Health benefits of Kamala Tree

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Kamala tree Quick Facts
Name: Kamala tree
Scientific Name: Mallotus philippensis
Origin South Asia, South East Asia and might originate from the Philippines
Colors Red
Shapes Depressed-globose, 3-lobed capsule, 5-7 mm long and 8-10(-12) mm wide
Taste Bitter, pungent
Health benefits Beneficial for constipation, flatulence, ulcers, cough, internal bleeding, renal and vesicle stones, bronchitis, abdominal diseases and spleen enlargement
Mallotus philippinensis commonly known as Kamala, Kampillaka, and Kapila, and locally known as Shendri is a very common perennial shrub or small tree found in outer Himalayas ascending to 1500 meters. It is a plant related to spurge family (Euphorbiaceae). The plant is native to South Asia, South East Asia and might originate from the Philippines. It has a wide range, from Mount Keira (N.S.W) in the extreme south and all the way to Afghanistan at the northern limit. It is popular in western Himalayas, through India, Sri Lanka, to southern China, Taiwan and the Ryukyu Islands, Thailand, and throughout Malesia to northern Australia and Melanesia. Some of the well-known common names of the plants are Kamala tree, Monkey Face Tree, Dyers rottlera, Kamala dye tree, Orange kamala, red kamala, scarlet croton, Kamala, rohini, senduri, gangai, shendri, monkey-puzzle , rechanka, raktaang, kapila and sindooramaram. It is known as the kamala tree or red kamala or kumkum tree, due to the fruit covering, which produces a red dye.

Kamala Tree Facts

Name Kamala tree
Scientific Name Mallotus philippensis
Native South Asia, South East Asia and might originate from the Philippines. It has a wide range, from Mount Keira (N.S.W) in the extreme south and all the way to Afghanistan at the northern limit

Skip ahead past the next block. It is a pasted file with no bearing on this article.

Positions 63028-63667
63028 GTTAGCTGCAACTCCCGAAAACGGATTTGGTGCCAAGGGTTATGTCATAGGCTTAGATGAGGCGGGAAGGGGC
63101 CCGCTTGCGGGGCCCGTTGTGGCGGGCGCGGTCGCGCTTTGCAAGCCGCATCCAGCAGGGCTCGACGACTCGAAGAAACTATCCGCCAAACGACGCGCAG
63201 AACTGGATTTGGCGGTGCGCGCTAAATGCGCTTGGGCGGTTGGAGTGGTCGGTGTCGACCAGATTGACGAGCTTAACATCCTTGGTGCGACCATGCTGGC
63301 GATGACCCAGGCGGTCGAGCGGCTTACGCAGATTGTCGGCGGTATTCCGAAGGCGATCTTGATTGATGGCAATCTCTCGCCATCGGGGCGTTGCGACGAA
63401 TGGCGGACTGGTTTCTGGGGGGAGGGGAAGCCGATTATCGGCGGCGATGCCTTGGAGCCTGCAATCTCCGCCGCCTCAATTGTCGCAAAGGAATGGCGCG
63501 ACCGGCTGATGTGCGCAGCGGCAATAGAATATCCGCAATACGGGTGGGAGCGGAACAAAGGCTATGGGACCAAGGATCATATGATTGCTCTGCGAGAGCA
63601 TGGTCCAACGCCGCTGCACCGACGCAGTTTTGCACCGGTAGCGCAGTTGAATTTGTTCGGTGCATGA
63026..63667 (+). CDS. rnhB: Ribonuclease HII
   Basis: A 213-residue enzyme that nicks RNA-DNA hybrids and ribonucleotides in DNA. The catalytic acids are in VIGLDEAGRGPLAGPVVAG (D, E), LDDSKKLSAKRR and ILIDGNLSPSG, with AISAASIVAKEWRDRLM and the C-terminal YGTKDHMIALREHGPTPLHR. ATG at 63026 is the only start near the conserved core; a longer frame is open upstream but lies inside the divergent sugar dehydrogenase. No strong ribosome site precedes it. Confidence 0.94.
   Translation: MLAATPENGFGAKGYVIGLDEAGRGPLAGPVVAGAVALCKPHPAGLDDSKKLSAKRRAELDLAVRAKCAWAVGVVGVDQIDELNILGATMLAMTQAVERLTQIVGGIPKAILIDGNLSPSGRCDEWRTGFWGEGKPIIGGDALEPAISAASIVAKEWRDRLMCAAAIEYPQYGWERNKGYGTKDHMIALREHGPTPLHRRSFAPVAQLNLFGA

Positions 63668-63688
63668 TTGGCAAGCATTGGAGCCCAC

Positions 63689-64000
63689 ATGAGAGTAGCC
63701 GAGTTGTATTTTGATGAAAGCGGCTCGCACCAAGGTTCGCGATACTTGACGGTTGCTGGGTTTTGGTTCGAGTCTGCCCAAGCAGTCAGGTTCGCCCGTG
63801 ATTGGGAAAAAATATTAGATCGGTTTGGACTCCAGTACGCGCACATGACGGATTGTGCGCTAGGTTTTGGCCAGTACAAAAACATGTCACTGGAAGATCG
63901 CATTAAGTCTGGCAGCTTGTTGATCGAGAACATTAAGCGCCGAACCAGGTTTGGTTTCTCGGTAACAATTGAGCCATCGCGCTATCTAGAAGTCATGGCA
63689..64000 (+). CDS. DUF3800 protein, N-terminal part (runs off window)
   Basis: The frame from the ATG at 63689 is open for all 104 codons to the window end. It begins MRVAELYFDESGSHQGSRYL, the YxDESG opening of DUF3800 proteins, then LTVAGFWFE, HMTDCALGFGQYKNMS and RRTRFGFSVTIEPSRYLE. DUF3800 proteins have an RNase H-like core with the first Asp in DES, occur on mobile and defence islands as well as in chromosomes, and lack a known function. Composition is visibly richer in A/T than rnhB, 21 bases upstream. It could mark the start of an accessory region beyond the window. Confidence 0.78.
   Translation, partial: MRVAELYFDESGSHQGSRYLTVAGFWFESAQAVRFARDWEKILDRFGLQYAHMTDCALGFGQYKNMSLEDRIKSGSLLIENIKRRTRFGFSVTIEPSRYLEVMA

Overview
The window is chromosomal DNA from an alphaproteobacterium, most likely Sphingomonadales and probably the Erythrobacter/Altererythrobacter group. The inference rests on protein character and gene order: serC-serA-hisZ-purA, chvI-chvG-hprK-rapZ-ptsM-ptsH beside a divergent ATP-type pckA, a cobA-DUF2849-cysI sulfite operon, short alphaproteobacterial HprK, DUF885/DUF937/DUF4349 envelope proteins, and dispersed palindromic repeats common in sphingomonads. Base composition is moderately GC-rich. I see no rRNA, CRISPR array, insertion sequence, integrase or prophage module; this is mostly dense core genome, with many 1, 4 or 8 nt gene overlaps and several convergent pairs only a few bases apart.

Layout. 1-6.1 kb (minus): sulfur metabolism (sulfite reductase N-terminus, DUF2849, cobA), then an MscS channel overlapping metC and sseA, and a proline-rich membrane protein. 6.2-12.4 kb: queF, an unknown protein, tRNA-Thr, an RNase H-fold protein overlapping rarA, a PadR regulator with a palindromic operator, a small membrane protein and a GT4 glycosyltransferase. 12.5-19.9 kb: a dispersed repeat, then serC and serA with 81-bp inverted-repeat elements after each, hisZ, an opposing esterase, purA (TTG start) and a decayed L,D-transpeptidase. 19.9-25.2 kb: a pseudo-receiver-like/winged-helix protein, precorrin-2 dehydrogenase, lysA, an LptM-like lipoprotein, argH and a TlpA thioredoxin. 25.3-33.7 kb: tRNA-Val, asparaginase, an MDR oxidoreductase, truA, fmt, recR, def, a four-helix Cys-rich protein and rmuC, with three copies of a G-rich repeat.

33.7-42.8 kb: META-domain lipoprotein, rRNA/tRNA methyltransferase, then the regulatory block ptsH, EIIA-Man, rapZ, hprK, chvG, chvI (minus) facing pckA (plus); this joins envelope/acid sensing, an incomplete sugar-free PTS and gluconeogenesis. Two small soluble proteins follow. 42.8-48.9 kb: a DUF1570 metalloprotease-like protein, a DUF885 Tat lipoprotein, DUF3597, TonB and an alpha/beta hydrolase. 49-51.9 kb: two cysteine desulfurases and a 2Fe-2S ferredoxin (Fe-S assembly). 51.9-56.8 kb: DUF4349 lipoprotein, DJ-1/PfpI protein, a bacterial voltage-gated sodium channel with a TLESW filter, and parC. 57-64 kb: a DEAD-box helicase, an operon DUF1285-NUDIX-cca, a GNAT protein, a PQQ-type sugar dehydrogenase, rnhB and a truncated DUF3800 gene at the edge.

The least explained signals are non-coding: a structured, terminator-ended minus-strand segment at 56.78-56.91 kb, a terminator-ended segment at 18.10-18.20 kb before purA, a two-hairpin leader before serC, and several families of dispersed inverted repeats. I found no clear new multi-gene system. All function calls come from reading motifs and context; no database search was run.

Common Names Kamala tree, Monkey Face Tree, Dyers rottlera, Kamala dye tree, Orange kamala, red kamala, scarlet croton, Kamala, rohini, senduri ,gangai, shendri, monkey-puzzle , rechanka, raktaang, kapila, sindooramaram, kuramedakku, kunrang umanjal, korangumanjanati
Name in Other Languages Arabic: Qanbîl (قنبيل),  ورس   Wars, Kinbil
Assamese: Rohini phal, Lochan, Joroth, Gangai, puddum
Bodo: Sindhur biphang
Bengali: Kamala (কমলা), Kamalagundi
Burmese:  Hpawng-awn
Cambodia: An-nadaa
Chinese:  Cu kang chai (粗糠柴), Jia ma la, Xiang gui shu (香桂樹), Liù niǎn zǐ (六捻仔), Láo lī zǐ (嘮哩仔), Shì hú mù (柿糊木), Fēi dǎo tóng (菲島桐), cukangcai, feilibingtong, hong guoguo, xiang guishu, xiang qiuteng, Xiangtan
Cambodia: Annadaa
Czech: Rotlera filipinská
Danish: Kamala
Dutch: Kamala
English: Kamala, Kamala-tree, Monkey-faced tree, Orange kamala, Red kamala, monkey face tree, Kumkum Tree, Red Berry, Kamala Dye Tree
Estonian:  Punamarjane kamalapuu
French: Croton tinctorial, Rottlière des teinturiers
German: Kamalabaum
Gujarati: Kapilo
Hindi:  Kaamalaa (कामला),  Kamaalaa (कमाला), Raini (रैनी), Rohan (रोहन), Rohini (रोहिनी), Roolii (रोली), Kamala (कामला), Sinduri (सिन्धुरी), Raini, kambhal, kamal, kemela, kambal, kambila, kamela, kamila, kamla, kamud, rauni, rohni, roini, roli, rora, ruena, ruin, ruina, rulu, senduria, sindur
Indonesia: Galuga furu, kapasan, kimeyong
Irula: Chenoori
Italian:  Kamala
Japanese: Kusunohagashiwa (クスノハガシワ)
Kannada:  Kampillaka, Kunkuma damara (ಕುಮ್ಕುಮದ ಮರ), Kumkuma damara, Maloṭas philipennasis (ಮಲೊಟಸ್ ಫಿಲಿಪೆನ್ನಸಿಸ್), Kunkumada, candrahittu, chandra hittu, chandrahittu, corungamanje, dholo, etthunaalige, ettunalige, honne, hulicellu, hulichellu, hulichendu, hullichellu, kaesari maavu, kapeelaa rangu, kapila, kapile, kaseri, kesari, kesarimavoo, kesarimavu, korangumunji, kumkumada mara, kunkuma, kunkume, kurku, munnaga, ponne, ponneda, punnaga, purushatunga, saruakasari, surahonne, suraparni, suvarnakesari, vasare
Khmer:  Annadaa
Laotian:  Kh’aay paax, Khiiz moon, Tangx thôôm
Malay: Balik angin, Galuga furu, Kapasan, Kasirau, Ki meyong, Rambai Kuching